To start, I’d like to replay a recent quibble that I had with my fiance…SCENE!
Fiance: “You are not going to have a bat farm.”
Me: “I don’t want a bat farm. I want to rehab them.”
Fiance: “You aren’t going to rehab bats. You can’t even give them the right habitat: they live in caves.”
Me: “Not all species of bats live in caves. Many live in trees. And besides, if we don’t take care of our bats, there may not be any left in the US in 20 years.”
A common bat, the Indiana Bat.
Oh yes. That conversation really happened. But let’s back up a bit. I want to rehab bats. Ever since I saw an episode of “Dirty Jobs” 3 years ago, I’ve wanted to rehab them. They get such a bum rap. Not all are ugly (although some don’t exactly win the cute contest), they do not drink our blood (but there is a species of bat called the vampire bat, but more on him in a moment), they don’t ALL carry rabies, and they don’t fly in our hair. These are actually incredibly beneficial little mammals (yes, MAMMALS) that deserve our respect and our protection. So many evil myths surround the little guys that I wasn’t at all surprised to hear them spouted off during the “Indiana Bats: Myths and Reality” at the State Fair.
The largest Indiana bat, the Big Brown bat.
Myth #1: Bats fly in your hair.
Okay, let me clear this one up…they don’t fly in your hair. Bats have a wonderful adaptation called echolocation. This means that they send out high-frequency sound waves, which bounce off of whatever is in front of them, helping them get a mental picture of what’s going on. Say you use a wonderful-smelling shampoo or perfume and go outside at dusk. You end up surrounded by pesky insects, don’t you? You smell good to them! A little bat looking for his dinner locks on to that bug buzzing in your ear. You see his little silhouette coming at you, unaware that he is trying to rid you of your insect annoyance. You try to jump out of the way, but instead jump right into the bat’s flight path. And he ends up in your hair. Guess what? You’re at fault for this collision. He would have never touched you had you held still. He knew exactly where you were and exactly where that bug was. But because you freaked, you changed his flight path and he wasn’t able to abort the mission in time. So there you go. Bats don’t get in your hair. You get in their flight path.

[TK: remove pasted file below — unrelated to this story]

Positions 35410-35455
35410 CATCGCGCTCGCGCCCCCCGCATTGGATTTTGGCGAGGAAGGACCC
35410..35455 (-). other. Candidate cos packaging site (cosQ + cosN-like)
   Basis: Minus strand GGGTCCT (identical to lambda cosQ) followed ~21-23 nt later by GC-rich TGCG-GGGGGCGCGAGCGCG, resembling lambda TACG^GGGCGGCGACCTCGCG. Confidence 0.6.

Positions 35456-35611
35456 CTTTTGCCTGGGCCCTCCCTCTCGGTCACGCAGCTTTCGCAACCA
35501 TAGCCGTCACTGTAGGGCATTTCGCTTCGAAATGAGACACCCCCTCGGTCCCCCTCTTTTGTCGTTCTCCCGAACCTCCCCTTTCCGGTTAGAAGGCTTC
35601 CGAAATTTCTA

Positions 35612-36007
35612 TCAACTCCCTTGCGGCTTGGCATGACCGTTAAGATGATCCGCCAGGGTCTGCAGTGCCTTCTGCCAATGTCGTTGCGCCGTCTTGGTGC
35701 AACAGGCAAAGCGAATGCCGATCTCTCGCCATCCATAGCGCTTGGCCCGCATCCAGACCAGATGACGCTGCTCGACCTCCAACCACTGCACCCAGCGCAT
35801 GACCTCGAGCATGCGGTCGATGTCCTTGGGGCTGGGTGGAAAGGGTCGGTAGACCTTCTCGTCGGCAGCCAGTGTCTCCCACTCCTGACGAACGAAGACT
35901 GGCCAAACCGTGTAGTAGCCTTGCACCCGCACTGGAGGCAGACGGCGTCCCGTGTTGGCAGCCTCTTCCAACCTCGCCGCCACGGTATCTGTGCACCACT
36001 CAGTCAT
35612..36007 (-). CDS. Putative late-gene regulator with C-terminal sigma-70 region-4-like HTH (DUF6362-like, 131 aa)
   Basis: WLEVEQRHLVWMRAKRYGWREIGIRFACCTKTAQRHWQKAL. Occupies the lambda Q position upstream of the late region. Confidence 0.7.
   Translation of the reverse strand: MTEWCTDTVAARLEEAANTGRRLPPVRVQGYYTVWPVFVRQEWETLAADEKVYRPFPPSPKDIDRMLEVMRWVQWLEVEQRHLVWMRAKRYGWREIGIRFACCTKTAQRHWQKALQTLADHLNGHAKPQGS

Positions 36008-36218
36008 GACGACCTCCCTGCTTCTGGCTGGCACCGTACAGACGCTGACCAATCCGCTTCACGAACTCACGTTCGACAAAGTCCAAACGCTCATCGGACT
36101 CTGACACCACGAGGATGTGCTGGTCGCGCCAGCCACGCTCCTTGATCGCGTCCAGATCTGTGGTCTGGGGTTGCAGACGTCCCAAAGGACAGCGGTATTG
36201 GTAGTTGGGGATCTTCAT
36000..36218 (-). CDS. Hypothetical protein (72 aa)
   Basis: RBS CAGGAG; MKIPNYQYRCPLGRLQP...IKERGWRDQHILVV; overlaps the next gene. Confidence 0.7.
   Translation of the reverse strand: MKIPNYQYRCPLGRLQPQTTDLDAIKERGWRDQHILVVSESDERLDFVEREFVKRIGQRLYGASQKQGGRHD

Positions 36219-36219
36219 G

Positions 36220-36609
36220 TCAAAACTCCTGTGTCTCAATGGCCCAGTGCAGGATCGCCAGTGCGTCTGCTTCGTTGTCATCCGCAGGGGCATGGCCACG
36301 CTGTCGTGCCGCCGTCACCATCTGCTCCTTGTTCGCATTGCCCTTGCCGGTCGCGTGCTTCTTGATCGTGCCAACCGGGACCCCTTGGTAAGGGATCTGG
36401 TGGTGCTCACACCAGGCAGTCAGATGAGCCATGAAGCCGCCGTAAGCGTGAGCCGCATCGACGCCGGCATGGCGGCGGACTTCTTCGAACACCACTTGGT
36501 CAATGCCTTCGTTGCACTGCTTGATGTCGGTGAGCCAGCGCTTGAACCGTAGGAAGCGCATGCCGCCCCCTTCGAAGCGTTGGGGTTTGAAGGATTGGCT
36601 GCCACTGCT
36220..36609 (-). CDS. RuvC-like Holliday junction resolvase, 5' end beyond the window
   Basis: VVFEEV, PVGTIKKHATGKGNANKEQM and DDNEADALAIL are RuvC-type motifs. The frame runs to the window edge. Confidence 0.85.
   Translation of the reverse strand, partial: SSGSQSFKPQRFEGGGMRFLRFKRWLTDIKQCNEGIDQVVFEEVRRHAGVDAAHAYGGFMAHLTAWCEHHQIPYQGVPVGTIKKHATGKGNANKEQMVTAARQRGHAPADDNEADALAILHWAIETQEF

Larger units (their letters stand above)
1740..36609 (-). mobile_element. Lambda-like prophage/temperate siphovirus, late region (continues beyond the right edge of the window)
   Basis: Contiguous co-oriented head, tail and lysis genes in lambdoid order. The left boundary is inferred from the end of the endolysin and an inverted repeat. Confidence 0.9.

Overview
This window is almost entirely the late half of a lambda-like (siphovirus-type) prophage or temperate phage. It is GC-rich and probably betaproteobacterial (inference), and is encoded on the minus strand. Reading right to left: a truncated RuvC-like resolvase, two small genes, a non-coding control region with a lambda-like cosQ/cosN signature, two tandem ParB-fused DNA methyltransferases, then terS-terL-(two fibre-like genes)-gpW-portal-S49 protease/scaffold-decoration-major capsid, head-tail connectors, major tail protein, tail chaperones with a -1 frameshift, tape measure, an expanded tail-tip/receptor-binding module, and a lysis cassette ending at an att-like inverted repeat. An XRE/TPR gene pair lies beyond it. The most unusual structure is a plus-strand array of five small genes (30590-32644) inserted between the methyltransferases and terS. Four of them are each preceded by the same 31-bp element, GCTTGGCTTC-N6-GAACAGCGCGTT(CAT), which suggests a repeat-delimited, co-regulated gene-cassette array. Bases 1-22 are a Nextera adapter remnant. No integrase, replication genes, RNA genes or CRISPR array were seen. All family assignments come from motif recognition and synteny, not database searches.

Indiana's smallest bat, the Pipistrelle Bat.
Myth #2: Bats drink your blood.
Once again…negative. There are some 950 species of bats in the world, only 3 actually feed on blood, and all 3 are found in Latin America. There are no bat species in the United States that feed on the blood of other animals. The bat species in the US feed on insects, fruits, and flowers. They do not see us a food source. Ever. And to clear this up even further, those 3 species do not feed on human blood. They often feed on larger mammals, such as cows and other livestock. And they certainly do not drain these animals dry. In fact, most of the time the animals don’t even notice what’s going on.
Myth #3: All bats are rabid.
Wrong again. In fact, only 0.5% of bats are found to carry rabies. That’s one-half of a percent! Your dog is more likely to carry the disease, as dogs account for 99% of all rabies cases. Even if a bat did have rabies, it’s unlikely that it’d survive longer than 48 hours with the disease, as it takes its toll quickly on the minuscule mammals.
So now that I’ve cleared up the more common, completely untrue myths about bats, let’s hear some reality about them:
Did you know that for every 1 acre of cornfield (just as an example), a colony as small as 10 individuals can eat over 1 billion bugs in a season? 1 BILLION BUGS!
Did you know that not all bat species live in caves? Some bat colonies are tree-dwellers, and some will even establish themselves in man-made bat houses.
Did you know that fruit-eating bats account for 98% of all rainforest regrowth?
Another common bat, the Red Bat.
But through all the good, the bats in the US are in big trouble. Bat colonies along the east coast are being infected by a fungus dubbed “White Nose Disease”. The fungus itself doesn’t kill the bats, but it wakes them up out of their hibernation, causing them to starve to death because of a lack of available food sources in the winter. It’s currently mainly affecting cave-dwelling species, as the fungus is hitchhiking on human spelunkers and being transferred from cave to cave. Indiana (among other states) took a very proactive approach and closed down the state’s caves, but that certainly doesn’t prevent a colony from leaving and moving to a different cave, thus contracting the fungus. The fungus is so aggressive and becoming so widespread that, if we do not get it under control, the ENTIRE bat population in the United States could be gone in 20 years.
To find out more on how you can help bats, visit Bat World Sanctuary at http://www.batworld.org.